Genomics underpins many of the processes in mining
Business Environment

Genomics: digging into mining’s DNA

From exploration to bioleaching and mine tailings remediation, genomics has found applications across the mine value chain. The Intelligent Miner investigates...

What is genomics?

Genomics is the branch of science associated with studying and mapping genomes, or an organism’s DNA and corresponding elements such as RNA, proteins and metabolites. At a higher level, it seeks to understand the biological processes that underlie the interaction between organisms and their environment.

How is it applicable in mining?

It sounds niche but there are a surprising number of uses for genomics in mining.

In 2015, SRK published a paper in conjunction with Genome British Columbia and the Ontario Genomics Institute which investigated three applications for genomics within the mining industry: bioleaching of metals and bioremediation, particularly of contaminated mine waters, were identified as the two most commercially promising uses. However, its potential applications are much broader.

Genome Canada has produced a useful fact sheet called “Genomics for energy and mining” which outlines some of these including: recovery of metals and the conversion of residual oil (from oil sands) to value-added compounds or products; accelerated remediation using micro-organisms to treat toxic compounds; in-situ leaching for ageing mineral assets; treatment of acid rock and mine drainage; reduction in greenhouse gases (both the microbes producing methane in tailing ponds and the microbes capable of consuming methane emissions have been identified); and better assessment monitoring and compliance.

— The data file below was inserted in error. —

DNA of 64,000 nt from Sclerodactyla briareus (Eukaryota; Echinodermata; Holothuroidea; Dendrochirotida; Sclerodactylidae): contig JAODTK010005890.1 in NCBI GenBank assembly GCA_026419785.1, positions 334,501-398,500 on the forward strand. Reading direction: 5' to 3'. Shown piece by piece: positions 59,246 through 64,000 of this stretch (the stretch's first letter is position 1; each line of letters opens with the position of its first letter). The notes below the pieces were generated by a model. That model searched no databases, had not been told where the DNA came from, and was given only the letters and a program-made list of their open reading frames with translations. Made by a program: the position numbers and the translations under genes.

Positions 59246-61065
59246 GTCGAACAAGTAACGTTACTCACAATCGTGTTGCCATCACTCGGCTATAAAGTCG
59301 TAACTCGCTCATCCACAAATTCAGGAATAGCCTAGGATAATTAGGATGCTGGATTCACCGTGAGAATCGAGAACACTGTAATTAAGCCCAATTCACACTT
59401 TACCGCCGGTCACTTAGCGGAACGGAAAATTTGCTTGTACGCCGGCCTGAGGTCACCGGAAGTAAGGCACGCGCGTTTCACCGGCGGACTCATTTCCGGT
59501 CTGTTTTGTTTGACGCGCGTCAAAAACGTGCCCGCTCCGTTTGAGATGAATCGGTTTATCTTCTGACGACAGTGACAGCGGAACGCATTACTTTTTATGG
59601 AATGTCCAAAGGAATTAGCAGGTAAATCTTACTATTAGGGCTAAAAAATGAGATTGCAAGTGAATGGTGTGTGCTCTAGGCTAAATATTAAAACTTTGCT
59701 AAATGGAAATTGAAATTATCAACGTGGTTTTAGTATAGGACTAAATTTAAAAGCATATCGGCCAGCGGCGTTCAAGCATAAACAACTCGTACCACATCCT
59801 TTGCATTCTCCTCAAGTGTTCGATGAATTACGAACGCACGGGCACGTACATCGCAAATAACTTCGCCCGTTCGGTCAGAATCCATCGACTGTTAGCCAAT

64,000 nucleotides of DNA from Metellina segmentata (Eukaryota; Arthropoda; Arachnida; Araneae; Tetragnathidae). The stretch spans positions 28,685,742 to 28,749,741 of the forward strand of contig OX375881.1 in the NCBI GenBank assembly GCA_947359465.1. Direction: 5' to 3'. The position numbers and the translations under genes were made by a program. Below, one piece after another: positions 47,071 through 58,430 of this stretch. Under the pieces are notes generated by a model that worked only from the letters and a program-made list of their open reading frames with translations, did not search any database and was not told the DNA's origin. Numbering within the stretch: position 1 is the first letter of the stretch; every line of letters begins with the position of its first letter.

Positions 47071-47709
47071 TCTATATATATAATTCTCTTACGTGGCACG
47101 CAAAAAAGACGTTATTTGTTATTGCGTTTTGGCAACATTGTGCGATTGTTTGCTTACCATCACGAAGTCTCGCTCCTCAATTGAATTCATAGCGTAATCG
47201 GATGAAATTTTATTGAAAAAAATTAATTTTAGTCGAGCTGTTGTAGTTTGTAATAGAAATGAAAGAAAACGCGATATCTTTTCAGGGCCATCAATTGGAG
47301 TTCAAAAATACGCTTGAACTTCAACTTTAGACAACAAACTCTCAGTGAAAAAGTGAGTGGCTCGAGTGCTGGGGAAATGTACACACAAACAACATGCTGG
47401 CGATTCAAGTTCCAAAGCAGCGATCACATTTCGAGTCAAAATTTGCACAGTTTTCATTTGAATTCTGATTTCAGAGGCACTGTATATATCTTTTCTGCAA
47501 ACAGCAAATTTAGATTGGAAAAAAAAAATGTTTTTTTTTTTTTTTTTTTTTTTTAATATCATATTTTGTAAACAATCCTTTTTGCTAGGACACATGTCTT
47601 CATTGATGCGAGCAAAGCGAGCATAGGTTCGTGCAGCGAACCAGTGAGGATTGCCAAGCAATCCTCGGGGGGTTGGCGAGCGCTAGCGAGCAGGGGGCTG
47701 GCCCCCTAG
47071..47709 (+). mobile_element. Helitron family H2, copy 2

Ontario Genomics also hosted a lunch in November 2015 with McEwan Mining. Dr Lesley Warren and Dr Elizabeth Edwards gave an excellent presentation outlining how genomics can be applied within the mining industry and you can watch that here.

How is it being applied?

CIM Magazine ran an interesting interview in May 2017 with Peter Winterburn from the University of British Columbia (UBC). Winterburn and his team were investigating how mineralisation can affect the DNA/RNA of bacteria found in near-surface soils, which could ultimately aid mineral exploration. Winterburn now works with the university’s Mineral Deposit Research Unit and runs short courses on geochemistry for mineral exploration. If you’re interested you can find out more here.

UBC has also been investigating the use of bacteria in the clean-up of oil sands process water. Again, CIM ran an article on the topic which you can find here.

Interestingly, researchers from the Laurentian University, UBC and the University of Toronto did some work in 2017 at the Vale Living With Lakes Centre near Sudbury investigating the treatment of mine tailings using bioremediation – something Vale will be looking to apply in the coming months I expect. The Sudbury Star covered the meeting here.

Genomics also received significant coverage at the CIM conference in Vancouver last May. The event included presentations from Alamos Gold, Stantec, BacTech Environmental and Contango Strategies to name a few companies.

In short, it may be an emerging field but it’s clear that genomics has found its niche within the mining industry and is here to stay.

As SRK noted in the literature review for its 2015 paper listed above, it’s actually rather hard to find good papers and articles covering genomics in mining so if you have any suggestions, do let me know below!

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